What is Readerly?

The most popular post on my blog by far is my post discussing GoodReads, The StoryGraph, and BookSloth. Everyone in the reading community loves reading trackers, it seems, so it made sense to bring you a new post, all about new app Readerly.

What is Readerly?

I describe Readerly as a cross between GoodReads and Twitter. Currently, it’s only available as an app in beta mode. You can join a waiting list to get access to the app, or if you follow me on Twitter, I have a few access codes I can share with you (these will be first come first served!), just DM me to ask. The main feature Readerly has to offer is Gists. These are an alternative to traditional reviews, and appear like a carousel on Instagram. Gists can feature a 200-character ‘review’, as well as additional slides to add quotes, character information, ‘You Should Know’ slides, and similar books. You can save other readers’ Gists, which adds the book to your saved list.

How does Readerly work?

Currently, it’s in Beta, so new features are appearing all the time. When you sign up, you have the option to add a bio, a website link, and a tag if you’re a reviewer, librarian, agent, publisher, author, or a bookseller. You also get the opportunity to select genres you are interested in, so Readerly can prioritise Gists to show you. To find friends to follow, you can either scroll through your Explore feed, which will display Gists for books relevant to your interests, or search for friends by username on the Search tab (make sure to select Readers not Books!). When you see a Gist, you can like it by clicking the heart above the Gist, or you can click Save to add the book to your saved list, Hide to stop seeing Gists about that book, or you can mark the book as Read. Reading, Read, and Hidden books can all be viewed from your profile (these can be public or private), and your Saved books have their own tab on the bottom row. From your profile, you can also view your follower and following lists. Currently, there is no way to block other users on the app, but there is also no way to message or directly interact with other users (for example, there is no comments section).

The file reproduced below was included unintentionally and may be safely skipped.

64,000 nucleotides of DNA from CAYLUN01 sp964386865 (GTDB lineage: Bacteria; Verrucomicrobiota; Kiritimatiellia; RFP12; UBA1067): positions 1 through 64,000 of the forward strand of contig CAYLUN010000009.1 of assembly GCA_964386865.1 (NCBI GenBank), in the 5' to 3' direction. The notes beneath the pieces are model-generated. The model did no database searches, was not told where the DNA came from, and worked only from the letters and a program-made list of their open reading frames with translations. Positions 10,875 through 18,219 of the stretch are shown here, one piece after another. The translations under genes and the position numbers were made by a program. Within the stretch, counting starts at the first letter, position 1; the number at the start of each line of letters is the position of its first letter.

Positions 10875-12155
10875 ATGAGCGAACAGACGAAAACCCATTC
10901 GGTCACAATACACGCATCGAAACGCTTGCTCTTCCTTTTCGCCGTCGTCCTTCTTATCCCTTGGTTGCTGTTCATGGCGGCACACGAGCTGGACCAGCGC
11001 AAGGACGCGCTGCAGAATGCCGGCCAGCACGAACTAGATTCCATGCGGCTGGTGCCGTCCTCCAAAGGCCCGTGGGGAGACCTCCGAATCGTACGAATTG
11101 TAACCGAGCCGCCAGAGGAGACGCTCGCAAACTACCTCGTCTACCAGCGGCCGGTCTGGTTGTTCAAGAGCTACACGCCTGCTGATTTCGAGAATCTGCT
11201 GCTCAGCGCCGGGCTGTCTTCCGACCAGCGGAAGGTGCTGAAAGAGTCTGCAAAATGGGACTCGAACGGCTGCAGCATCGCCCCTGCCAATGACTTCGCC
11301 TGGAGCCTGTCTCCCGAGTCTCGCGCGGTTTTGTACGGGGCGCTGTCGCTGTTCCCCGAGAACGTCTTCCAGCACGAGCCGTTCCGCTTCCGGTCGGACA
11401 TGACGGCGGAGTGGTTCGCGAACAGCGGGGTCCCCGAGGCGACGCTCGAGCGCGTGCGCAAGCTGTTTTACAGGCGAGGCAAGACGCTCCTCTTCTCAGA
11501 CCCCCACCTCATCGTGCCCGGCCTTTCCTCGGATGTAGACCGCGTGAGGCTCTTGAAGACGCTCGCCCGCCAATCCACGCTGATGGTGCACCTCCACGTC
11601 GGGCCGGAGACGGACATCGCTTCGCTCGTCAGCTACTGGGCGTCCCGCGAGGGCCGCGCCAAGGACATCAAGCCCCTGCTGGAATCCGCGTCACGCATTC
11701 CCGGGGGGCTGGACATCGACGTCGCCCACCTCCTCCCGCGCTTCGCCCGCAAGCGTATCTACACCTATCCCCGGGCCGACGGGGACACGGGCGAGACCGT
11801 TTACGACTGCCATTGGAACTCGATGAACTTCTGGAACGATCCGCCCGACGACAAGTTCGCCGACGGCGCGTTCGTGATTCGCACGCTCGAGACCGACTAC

How do I publish a Gist?

To write a Gist, you need to find the book you want to write about by using the Search tab. Mark it as Read, and then you can choose whether you recommend it, and then start creating your gist. The first slide available is for your mini-review (200 characters maximum), then you can add extra slides in whatever order you choose. You can add slides including To Know, Reminds me of, Favourite Quote, Character, Read this…, Dislikes, and Warnings. There is also the option to add a link to your Gist, allowing you to link to your blog, or a full-length review you’ve published elsewhere. Once you’re satisfied with the amount of slides you’ve added, preview your Gist, and then share it! Keep an eye on your notifications to see who’s liked your Gist, or if anyone saved a book from your Gist!

Pros and Cons of Readerly